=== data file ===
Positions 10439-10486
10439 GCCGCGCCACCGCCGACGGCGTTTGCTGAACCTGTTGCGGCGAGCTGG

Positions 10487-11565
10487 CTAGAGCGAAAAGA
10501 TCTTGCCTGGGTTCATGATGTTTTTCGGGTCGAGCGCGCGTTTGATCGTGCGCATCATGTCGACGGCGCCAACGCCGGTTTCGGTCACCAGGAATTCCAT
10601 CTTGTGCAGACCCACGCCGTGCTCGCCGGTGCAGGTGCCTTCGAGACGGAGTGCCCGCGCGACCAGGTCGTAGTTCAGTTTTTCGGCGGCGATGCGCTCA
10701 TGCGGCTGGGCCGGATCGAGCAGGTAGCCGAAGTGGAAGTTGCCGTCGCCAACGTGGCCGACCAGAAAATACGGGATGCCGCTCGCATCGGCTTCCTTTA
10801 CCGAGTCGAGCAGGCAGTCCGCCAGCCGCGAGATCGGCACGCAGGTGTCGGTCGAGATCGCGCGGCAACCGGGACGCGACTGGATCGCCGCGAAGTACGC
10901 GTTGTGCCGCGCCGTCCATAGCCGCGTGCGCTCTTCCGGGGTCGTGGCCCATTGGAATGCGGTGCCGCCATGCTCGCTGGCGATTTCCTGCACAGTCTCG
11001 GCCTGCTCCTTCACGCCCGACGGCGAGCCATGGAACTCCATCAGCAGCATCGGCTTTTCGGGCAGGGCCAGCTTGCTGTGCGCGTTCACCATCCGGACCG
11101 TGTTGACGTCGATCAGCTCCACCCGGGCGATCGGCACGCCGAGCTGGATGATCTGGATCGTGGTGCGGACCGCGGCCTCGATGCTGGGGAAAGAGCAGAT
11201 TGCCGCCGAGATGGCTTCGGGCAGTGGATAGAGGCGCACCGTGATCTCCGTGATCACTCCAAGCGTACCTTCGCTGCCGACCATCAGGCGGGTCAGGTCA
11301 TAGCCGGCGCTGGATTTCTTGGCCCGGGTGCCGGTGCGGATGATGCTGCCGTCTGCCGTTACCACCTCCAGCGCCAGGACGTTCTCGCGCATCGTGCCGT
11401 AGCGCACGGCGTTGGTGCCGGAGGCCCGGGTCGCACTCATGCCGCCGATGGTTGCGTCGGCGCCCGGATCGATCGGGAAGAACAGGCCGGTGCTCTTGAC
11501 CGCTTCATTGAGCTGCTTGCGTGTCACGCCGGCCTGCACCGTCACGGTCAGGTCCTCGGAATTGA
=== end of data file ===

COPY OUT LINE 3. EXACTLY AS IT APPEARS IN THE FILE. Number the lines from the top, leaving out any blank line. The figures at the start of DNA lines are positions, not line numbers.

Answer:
Positions 10487-11565